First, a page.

Wheel doping, fårikål and other addictions

11 Oct

When I moved from France to Norway my dear French colleagues warned me that I would die from malnourishment. The Norwegians eat “caramel cheese”, they told me in such foreboding tones as to make you think the Nogs were guilty of crimes against humanity. En France on ne rigole pas avec le fromage!

And it’s true that Norway often fails in the food category. The Norwegian food aesthetic generally involves taking a perfectly good piece of fish and doing something unholy to it. Like burying it or soaking it in caustic soda (lye).

But when people who are generally bad do something good, we should encourage them. Case in point, Fårikål, a Norwegian recipe that approaches genius.

Fårikål means “mutton in cabbage”, and that’s exactly what it is. If you count strictly, there are only five ingredients. But simple can be good. Really good.

But the minimalistic brilliance of fårikål doesn’t stop there. It’s a lifestyle recipe. A ski-lifestyle recipe.

Let me try to explain.

It takes five minutes to prepare fårikål and five hours to cook it. And it smells so good that if you hang around waiting for it to cook you will surely go mad. So, the solution is to throw it on the back burner and then go out and (roller)ski for a LONG time.

Then, when you get back, cold and exhausted, your nutrient-starved brain will wonder who’s cooking such nice-smelling food as you approach your door. And, finally, when the warm embrace of fårikål goodness floods around you as you stumble inside it will dawn on you that you have made it. And that it’s ready to eat. Valhalla here you come!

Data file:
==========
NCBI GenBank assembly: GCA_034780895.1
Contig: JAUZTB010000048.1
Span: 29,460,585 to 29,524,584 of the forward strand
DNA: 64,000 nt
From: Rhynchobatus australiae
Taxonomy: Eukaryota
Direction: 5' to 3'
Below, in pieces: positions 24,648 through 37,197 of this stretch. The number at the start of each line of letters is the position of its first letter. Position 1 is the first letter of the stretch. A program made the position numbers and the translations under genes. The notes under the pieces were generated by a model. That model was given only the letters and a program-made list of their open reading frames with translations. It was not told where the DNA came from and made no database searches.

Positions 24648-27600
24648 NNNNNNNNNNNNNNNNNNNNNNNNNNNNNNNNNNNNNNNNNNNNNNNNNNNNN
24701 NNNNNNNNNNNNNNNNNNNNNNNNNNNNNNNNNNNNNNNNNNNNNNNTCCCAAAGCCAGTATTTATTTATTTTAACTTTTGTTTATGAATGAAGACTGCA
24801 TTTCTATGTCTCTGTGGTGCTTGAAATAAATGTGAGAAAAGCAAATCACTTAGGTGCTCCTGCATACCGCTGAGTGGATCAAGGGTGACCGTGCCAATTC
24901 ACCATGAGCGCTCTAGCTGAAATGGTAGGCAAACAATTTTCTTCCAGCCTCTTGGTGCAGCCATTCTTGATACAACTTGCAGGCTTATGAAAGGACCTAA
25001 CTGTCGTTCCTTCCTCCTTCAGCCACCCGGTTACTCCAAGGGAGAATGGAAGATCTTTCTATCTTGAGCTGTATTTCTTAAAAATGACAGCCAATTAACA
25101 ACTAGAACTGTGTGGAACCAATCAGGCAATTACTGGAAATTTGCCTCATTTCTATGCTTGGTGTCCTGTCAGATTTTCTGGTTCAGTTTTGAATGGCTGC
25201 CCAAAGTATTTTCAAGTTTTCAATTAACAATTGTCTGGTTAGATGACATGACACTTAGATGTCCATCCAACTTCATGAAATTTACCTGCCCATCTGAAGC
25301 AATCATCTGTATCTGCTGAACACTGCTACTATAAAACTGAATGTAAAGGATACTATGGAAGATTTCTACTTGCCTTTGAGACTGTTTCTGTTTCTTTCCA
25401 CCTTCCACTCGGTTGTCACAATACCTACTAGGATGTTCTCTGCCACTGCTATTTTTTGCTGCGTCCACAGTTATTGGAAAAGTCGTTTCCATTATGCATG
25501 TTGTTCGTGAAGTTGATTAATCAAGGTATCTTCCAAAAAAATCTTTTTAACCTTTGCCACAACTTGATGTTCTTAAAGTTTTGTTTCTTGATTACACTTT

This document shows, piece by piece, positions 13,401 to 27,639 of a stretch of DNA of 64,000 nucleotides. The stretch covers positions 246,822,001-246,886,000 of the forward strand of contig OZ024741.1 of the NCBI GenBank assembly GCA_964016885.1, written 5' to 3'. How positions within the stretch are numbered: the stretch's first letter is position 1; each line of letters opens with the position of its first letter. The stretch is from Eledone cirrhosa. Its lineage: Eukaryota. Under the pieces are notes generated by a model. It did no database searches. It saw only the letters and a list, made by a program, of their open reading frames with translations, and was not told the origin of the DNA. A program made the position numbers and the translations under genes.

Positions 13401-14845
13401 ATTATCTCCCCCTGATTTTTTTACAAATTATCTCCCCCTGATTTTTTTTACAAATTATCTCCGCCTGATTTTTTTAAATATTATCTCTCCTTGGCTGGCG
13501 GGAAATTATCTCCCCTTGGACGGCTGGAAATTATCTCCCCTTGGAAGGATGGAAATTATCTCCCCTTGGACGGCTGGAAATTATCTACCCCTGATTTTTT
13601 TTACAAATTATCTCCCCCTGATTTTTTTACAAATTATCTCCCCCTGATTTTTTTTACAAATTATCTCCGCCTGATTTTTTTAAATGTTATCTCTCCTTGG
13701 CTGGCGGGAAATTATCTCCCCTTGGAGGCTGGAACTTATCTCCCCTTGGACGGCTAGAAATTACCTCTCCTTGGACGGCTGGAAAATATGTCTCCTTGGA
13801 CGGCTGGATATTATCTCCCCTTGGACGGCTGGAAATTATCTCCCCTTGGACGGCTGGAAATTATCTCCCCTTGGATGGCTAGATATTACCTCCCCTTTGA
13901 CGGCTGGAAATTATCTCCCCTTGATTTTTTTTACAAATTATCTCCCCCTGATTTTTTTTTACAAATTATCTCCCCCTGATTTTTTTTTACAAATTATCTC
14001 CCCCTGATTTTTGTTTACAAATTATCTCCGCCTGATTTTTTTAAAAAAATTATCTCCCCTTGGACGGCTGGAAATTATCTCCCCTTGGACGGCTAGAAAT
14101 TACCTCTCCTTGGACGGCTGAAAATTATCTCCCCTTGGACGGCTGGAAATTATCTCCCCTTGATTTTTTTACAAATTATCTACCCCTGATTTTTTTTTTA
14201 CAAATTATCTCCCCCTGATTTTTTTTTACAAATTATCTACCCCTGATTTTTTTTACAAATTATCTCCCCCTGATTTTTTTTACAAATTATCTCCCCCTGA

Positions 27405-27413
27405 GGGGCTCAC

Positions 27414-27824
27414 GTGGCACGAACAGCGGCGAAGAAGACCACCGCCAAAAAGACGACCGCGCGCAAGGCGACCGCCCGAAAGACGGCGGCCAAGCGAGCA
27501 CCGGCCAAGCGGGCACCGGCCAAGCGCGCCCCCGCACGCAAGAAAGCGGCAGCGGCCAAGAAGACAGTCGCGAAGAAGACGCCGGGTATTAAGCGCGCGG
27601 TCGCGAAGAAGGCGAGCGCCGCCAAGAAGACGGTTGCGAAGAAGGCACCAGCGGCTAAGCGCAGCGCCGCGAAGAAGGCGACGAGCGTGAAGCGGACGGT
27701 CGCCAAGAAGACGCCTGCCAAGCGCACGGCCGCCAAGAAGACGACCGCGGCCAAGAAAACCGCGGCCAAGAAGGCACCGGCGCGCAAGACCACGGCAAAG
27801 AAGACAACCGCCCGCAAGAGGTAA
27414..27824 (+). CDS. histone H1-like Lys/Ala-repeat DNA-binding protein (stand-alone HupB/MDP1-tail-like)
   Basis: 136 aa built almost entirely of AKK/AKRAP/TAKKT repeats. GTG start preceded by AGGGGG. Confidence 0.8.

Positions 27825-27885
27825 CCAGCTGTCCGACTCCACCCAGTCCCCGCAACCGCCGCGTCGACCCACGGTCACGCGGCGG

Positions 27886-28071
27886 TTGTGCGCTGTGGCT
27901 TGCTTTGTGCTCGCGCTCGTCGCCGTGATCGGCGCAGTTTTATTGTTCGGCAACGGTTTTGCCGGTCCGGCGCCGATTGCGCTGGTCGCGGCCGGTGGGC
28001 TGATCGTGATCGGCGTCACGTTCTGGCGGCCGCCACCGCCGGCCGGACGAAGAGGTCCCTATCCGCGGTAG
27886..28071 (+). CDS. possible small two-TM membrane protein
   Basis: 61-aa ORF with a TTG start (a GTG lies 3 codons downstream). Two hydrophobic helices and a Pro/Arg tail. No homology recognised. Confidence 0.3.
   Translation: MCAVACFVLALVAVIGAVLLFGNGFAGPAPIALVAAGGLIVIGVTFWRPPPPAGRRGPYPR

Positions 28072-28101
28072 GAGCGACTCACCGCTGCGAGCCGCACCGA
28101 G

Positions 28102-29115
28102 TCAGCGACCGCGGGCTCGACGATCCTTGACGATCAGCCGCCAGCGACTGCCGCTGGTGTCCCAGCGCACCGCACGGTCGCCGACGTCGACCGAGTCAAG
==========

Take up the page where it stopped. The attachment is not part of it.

• Some cheap, fatty, bony cuts of lamb or mutton
  • A big, smooth-leaf cabbage (chou lisse, pas frisé)
  • Whole peppercorns
  • Salt
  • 50cl water


Put the fattiest bits of meat fat side down in the bottom of the pot. Cover them with a layer of wedges of cabbage. Throw a little salt and some peppercorns on top of that. Then add another layer of meat. More cabbage wedges on top of that with again a sprinkling of salt and whole peppercorns. Keep filling the pot like that. The topmost layer should be cabbage. Toss in the water and put on a low flame. (Roller)ski for at least five hours. Come home. Eat. Can be served on top of boiled potatoes but I like mine straight up.

This all leads me naturally to the subject of rollerski wheels. My new record performance Sunday on Grefsenkollen wasn’t achieved by pure, honorable hard work. No, it was doping. Wheel doping. But can it be cheating when it feels so good? My advice, come to the dark side and buy yourself some speed. Olivier from Roll’x is helpful and knowledgeable and can surely tell you what’s legal in a professional race if you’re going to participate in one. I’ve heard he has a secret, illustrious, mistreated-fish-eating pro client. But even as a humble amateur my experience is that climbing big hills is so much more pleasurable with fast PU wheels. While I just did my fastest time ever on rubber wheels this evening, the motivation was purely and simply the unpleasant feeling that I was standing still compared to the sensations I had going up Grefsenkollen on fast wheels yesterday.

But like any potent performance enhancer, there are side effects. Remember speed kills. I’ve seen my life flash before my eyes when going over rough asphalt at 50km/h on a downhill. And there’s a definite addiction factor too. Once you taste speed you don’t want to go slow. But you must. If slow rubber made you fast then abandoning it means becoming slow again, even on fast wheels. So there, you are warned. But it’s like ice cream on a hot summer day, so you’ll cave in.

Yeah, well, except that ice cream doesn’t take all the skin off your butt when you’re not careful with it…


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